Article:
Though the past month has delivered substantial frustration, with a 45-41 record at the All-Star Break, the first half of the 2012 season was not a total loss for the Tampa Bay Rays. Despite the disappointment from surrendering 1st place, an honest assessment must concede that their record could have been worse. Not only has the injury bug struck frequently, but it has robbed the Rays of their best player for over 2 months. Though sitting a distant 7.5 games back of the New York Yankees, the club is realistically competitive in the wildcard hunt. Here is a mid-season report card looking at how Tampa Bay has reached this point.
TAMPA BAY RAYS, 45-41, 3rd place AL East.
Team MVP: Fernando Rodney -- One of only 2 Rays in the All Star Game, nobody has been a bigger surprise than the fun-loving closer with his hat to the side and imaginary arrows for shooting the moon. Rodney was signed to add depth to the bullpen, but capably stepped into the 9th inning role when Kyle Farnsworth was not healthy during spring training. With 25 saves in 26 opportunities, the Dominican is finally living up to his high promise with the Detroit Tigers nearly a decade ago. Rodney has yielded only 4 earned runs in 40 appearances and averages a strikeout per inning. For a team struggling to score runs, the 34 year-old has demonstrated that nothing is more important than a dominant closer.
Best Hitter: Matt Joyce -- Perhaps this is better described as the "Someone Has To Win" award. With a torrid April, Evan Longoria was typically on pace to lead the team offensively, but his loss to a torn hamstring has since decimated the Rays' lineup. Joyce himself missed the past 3 weeks with a strained oblique, but is expected back after the break. In 62 games, the lefty batted a respectable .279 with 11 home runs and 34 RBI and 36 runs. Luke Scott and Ben Zobrist each used hot spells to lead the club at times, but both also endured even longer cold stretches. Prior to injury, only Joyce showed the kind of consistency needed on winning clubs.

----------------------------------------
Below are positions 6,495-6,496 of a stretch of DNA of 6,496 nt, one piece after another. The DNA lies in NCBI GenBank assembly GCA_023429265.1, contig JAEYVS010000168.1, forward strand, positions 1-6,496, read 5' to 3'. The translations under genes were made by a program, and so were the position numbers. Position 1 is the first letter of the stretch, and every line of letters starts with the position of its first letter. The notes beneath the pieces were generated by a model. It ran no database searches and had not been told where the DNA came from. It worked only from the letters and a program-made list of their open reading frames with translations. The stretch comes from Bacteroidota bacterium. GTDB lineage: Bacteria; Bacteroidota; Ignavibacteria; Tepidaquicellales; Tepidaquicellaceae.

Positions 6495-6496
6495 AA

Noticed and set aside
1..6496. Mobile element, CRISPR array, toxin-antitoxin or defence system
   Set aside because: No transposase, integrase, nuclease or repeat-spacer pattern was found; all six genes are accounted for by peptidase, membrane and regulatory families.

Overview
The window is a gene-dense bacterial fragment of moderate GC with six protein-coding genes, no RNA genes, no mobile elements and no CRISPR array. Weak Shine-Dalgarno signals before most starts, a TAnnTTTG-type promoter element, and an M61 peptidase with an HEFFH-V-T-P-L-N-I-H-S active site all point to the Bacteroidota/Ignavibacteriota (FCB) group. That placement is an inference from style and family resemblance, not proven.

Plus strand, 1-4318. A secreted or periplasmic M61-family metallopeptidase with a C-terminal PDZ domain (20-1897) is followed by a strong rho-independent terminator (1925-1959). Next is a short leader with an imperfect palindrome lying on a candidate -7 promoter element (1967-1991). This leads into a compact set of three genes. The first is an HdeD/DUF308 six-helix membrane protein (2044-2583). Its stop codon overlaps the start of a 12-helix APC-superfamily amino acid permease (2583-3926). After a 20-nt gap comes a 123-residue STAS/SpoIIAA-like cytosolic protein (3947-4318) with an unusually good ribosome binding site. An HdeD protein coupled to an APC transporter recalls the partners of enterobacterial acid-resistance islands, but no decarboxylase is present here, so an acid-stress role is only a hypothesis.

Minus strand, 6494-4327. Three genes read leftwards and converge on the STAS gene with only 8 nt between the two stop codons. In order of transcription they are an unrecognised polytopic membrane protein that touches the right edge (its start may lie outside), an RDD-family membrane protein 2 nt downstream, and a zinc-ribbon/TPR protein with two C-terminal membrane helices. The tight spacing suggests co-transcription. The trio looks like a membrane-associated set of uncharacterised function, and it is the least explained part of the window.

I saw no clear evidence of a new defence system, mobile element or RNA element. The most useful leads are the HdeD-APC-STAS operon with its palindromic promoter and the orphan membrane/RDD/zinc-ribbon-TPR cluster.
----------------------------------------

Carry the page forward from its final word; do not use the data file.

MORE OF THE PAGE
Best Starter: David Price -- With the 4th best team ERA in the AL, the Rays' deep starting pitching is responsible for keeping the offensively-challenged squad competitive. While the staff has been solid, only its has been exceptional. Earning a 3rd consecutive All-Star bid, Price has started 17 games for an 11-4 record with a 2.82 ERA and 105 strikeouts in 111.2 innings. Most importantly, the former top draft pick is earning victories when the team is struggling most. Since June 1st, with the division lead slipping away, the Rays have struggled to a 16-19 mark. Yet, during this same period, Price impressively triumphed in 5 of 7 starts. The 26 year-old is clearly Tampa Bay's runner-up for MVP.
Best Reliever: Jake McGee -- If making Rodney ineligible due to his prior selection, the 2nd year middle reliever deserves recognition. In 38 appearances, the Nevada native sports an eye-popping 1.86 ERA, 0.90 WHIP, and 9 holds. While frequently used to target lefties, manager Joe Maddon has started using McGee in longer situations. Former starter Wade Davis has been nearly as effective in his adopted role and newly-acquired Burke Badenhop has proven a wise addition as well.
Biggest Surprise: Elliot Johnson -- Again bypassing Rodney, the fact that a light-hitting shortstop, averaging only .275 with 4 HR and 22 RBI, claims this award is not positive. Rays' fans surely wish that players with greater opportunities, such as Jose Molina, Sean Rodriguez, Hideki Matsui, or Alex Cobb, had emerged to earn this distinction. Perhaps others like Jeff Keppinger or Jeff Niemann could have been worthy if healthy. Yet, it is important to recognize the stability Johnson has added to Tampa Bay's infield at shortstop, especially since team defense has been an atypical challenge. The 28 year-old is a versatile switch hitter, who has delivered several timely hits, while leading the squad with 15 stolen bases.
Biggest Disappointment: Carlos Pena, Desmond Jennings (tie) -- Numerous hitters can make cases for this dishonor, but Pena and Jennings sadly stand out as 1st half letdowns. On any given night, the Rays have struggled to find capable hitting at catcher and 3rd base. But such struggles were foreseen, given the histories of those manning the positions. However, Rays' fans rightfully harbored high hopes for what Pena and Jennings could bring in 2012. Though Pena provides power with a team high 13 home runs, his .201 batting average is abysmal. Additionally, a gaudy 110 strikeouts all but cancels out the benefit of his ability to draw walks. As for Jennings' early season, the left-fielder was not been awful, but it has not been the breakout campaign that many hoped. The 25 year-old often looks over-matched and unable to capitalize on his natural power and speed. With a .231 average, Jennings still fails to resemble his predecessor, former Rays' left-fielder Carl Crawford.
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